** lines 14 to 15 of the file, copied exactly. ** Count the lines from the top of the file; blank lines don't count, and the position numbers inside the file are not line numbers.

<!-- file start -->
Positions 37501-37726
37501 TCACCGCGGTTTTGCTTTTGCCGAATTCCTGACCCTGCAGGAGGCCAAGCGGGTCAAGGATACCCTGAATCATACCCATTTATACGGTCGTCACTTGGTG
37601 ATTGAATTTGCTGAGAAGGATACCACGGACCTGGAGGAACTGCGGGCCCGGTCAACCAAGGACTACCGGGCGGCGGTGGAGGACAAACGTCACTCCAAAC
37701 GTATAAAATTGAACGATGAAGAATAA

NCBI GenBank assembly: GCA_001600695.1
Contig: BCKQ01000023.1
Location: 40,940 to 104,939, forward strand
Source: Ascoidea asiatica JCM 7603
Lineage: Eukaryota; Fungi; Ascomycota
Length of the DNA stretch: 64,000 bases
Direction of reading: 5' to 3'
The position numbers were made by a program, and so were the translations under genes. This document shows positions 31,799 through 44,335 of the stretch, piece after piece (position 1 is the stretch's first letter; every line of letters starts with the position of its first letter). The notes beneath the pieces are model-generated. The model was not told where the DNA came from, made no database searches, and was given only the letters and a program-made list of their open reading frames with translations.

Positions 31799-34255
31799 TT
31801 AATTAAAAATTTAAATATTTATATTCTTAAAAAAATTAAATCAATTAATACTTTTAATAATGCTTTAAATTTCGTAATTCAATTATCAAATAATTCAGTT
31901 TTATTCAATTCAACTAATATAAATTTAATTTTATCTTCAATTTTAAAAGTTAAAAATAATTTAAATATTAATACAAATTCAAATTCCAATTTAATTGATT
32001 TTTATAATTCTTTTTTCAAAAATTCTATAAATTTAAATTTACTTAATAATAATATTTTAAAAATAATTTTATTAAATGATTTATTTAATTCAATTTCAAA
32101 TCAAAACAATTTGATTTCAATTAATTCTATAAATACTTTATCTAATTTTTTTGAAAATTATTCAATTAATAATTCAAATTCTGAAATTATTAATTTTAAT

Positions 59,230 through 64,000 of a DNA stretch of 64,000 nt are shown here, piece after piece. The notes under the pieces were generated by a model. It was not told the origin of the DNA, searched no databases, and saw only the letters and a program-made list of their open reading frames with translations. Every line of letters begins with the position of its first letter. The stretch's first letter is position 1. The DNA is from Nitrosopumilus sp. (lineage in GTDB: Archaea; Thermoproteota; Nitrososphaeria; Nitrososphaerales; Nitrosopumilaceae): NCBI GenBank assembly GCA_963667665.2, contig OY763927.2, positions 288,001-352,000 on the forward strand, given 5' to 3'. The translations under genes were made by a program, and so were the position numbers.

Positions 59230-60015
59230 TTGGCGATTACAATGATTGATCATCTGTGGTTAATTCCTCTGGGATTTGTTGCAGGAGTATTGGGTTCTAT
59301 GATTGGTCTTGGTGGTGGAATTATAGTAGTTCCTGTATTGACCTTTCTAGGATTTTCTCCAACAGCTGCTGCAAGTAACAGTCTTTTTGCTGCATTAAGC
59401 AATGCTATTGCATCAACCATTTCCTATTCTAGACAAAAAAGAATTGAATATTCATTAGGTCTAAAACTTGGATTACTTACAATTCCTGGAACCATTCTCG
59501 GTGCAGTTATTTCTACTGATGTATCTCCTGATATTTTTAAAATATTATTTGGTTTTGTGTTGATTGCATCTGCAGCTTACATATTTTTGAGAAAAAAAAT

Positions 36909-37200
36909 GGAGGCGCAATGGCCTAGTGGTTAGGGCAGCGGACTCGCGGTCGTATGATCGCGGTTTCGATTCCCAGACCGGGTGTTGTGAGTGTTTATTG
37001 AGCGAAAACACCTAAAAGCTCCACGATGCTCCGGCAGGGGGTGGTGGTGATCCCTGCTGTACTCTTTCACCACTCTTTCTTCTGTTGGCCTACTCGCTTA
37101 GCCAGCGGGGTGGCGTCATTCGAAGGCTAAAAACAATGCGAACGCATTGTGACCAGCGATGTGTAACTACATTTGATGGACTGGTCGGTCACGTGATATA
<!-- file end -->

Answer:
31799 TT
31801 AATTAAAAATTTAAATATTTATATTCTTAAAAAAATTAAATCAATTAATACTTTTAATAATGCTTTAAATTTCGTAATTCAATTATCAAATAATTCAGTT